These authors contributed equally to the study.
Article first published online: 30 NOV 2011
Copyright © 2011 American Association for the Study of Liver Diseases
Volume 54, Issue 6, pages 2159–2172, December 2011
How to Cite
Cardinale, V., Wang, Y., Carpino, G., Cui, C.-B., Gatto, M., Rossi, M., Bartolomeo Berloco, P., Cantafora, A., Wauthier, E., Furth, M. E., Inverardi, L., Dominguez-Bendala, J., Ricordi, C., Gerber, D., Gaudio, E., Alvaro, D. and Reid, L. (2011), Multipotent stem/progenitor cells in human biliary tree give rise to hepatocytes, cholangiocytes, and pancreatic islets. Hepatology, 54: 2159–2172. doi: 10.1002/hep.24590
Potential conflict of interest: Dr. Reid consults, received grants from, and holds intellectuals property rights for Vesta and GigaCyte. She also received grants from and holds intellectual property rights for Vertex.
Support: (UNC) Funding derived from a grant from the North Carolina Biotechnology Center (NCBC), GigaCyte Biotech (Branford, CT), Vesta Therapeutics (Bethesda, MD), and from NIH grants (AA014243, IP30-DK065933), NIDDK Grant (DK34987), and an NCI grant (CA016086); (Sapienza University) Dr. Cardinale received salary support from a scholarship from Sapienza University of Rome for the studies that he did at UNC. D. Alvaro and V. Cardinale were supported by FIRB grant no. RBAP10Z7FS_004; D. Alvaro, V. Cardinale, E. Gaudio, and G. Carpino were supported by a grant from Agenzia Regionale Del Lazio Per I Trapianti E Le Patologie Connesse; E. Gaudio was supported by MIUR grants: PRIN#2007, prot. 2007HPT7BA_001 and Federate Athenaeum funds from the University Sapienza of Rome; (Diabetes Research Institute) The studies were funded by grants from NIH, the Juvenile Diabetes Research Foundation, ADA, and the Diabetes Research Institute Foundation.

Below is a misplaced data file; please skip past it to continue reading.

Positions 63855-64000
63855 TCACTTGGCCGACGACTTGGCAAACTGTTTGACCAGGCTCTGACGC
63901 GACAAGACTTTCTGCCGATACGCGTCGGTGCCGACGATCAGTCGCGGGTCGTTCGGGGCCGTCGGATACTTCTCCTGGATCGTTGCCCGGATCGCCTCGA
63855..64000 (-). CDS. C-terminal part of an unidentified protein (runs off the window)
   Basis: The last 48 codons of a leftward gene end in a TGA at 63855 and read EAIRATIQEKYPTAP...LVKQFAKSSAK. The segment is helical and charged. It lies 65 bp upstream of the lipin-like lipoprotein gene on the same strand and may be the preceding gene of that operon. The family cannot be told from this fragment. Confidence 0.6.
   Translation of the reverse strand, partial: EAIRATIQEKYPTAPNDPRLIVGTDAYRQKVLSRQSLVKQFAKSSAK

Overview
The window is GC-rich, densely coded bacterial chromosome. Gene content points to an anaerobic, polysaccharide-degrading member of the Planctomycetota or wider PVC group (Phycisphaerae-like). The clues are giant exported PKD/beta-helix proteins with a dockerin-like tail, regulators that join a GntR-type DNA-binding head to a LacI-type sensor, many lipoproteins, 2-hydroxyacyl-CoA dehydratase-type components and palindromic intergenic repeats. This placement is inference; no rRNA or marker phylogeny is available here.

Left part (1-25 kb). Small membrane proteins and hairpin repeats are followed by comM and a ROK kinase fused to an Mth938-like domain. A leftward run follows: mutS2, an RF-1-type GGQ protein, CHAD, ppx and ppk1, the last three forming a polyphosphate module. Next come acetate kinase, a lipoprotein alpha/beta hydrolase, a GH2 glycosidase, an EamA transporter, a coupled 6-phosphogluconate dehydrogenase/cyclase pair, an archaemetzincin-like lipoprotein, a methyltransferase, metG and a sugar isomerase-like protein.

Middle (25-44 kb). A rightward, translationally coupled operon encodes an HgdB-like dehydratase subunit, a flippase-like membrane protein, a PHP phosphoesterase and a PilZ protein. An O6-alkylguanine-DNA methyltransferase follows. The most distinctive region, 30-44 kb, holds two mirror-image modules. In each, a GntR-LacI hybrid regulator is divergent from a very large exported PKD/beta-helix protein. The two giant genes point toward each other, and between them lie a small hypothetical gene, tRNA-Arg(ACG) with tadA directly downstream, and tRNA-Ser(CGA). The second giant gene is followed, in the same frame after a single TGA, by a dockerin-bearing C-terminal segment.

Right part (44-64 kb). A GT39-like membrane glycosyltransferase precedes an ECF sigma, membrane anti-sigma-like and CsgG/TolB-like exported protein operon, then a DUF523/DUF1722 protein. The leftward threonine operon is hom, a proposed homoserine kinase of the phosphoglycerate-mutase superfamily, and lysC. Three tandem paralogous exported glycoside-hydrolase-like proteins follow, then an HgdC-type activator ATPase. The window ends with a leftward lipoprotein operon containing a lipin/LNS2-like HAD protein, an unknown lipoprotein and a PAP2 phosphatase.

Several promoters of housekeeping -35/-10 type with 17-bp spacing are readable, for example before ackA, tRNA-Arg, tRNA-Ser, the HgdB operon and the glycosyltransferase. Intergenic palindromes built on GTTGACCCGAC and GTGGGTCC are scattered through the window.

Patent: A patent on the biliary tree stem cells was filed in November, 2009 and is jointly owned by UNC in Chapel Hill, NC, and Sapienza University in Rome, Italy.
- Issue published online: 30 NOV 2011
- Article first published online: 30 NOV 2011
- Accepted manuscript online: 1 AUG 2011 08:19AM EST
- Manuscript Accepted: 20 JUL 2011
- Manuscript Revised: 14 JUL 2011
- Manuscript Received: 14 MAY 2011
Multipotent stem/progenitors are present in peribiliary glands of extrahepatic biliary trees from humans of all ages and in high numbers in hepato-pancreatic common duct, cystic duct, and hilum. They express endodermal transcription factors (e.g., Sox9, SOX17, FOXA2, PDX1, HES1, NGN3, PROX1) intranuclearly, stem/progenitor surface markers (EpCAM, NCAM, CD133, CXCR4), and sometimes weakly adult liver, bile duct, and pancreatic genes (albumin, cystic fibrosis transmembrane conductance regulator [CFTR], and insulin). They clonogenically expand on plastic and in serum-free medium, tailored for endodermal progenitors, remaining phenotypically stable as undifferentiated cells for months with a cell division initially every ≈36 hours and slowing to one every 2-3 days. Transfer into distinct culture conditions, each comprised of a specific mix of hormones and matrix components, yields either cords of hepatocytes (express albumin, CYP3A4, and transferrin), branching ducts of cholangiocytes (expressing anion exchanger-2-AE2 and CFTR), or regulatable C-peptide secreting neoislet-like clusters (expressing glucagon, insulin) and accompanied by changes in gene expression correlating with the adult fate. Transplantation into quiescent livers of immunocompromised mice results in functional human hepatocytes and cholangiocytes, whereas if into fat pads of streptozocin-induced diabetic mice, results in functional islets secreting glucose-regulatable human C-peptide. Conclusion: The phenotypes and availability from all age donors suggest that these stem/progenitors have considerable potential for regenerative therapies of liver, bile duct, and pancreatic diseases including diabetes. (HEPATOLOGY2011;)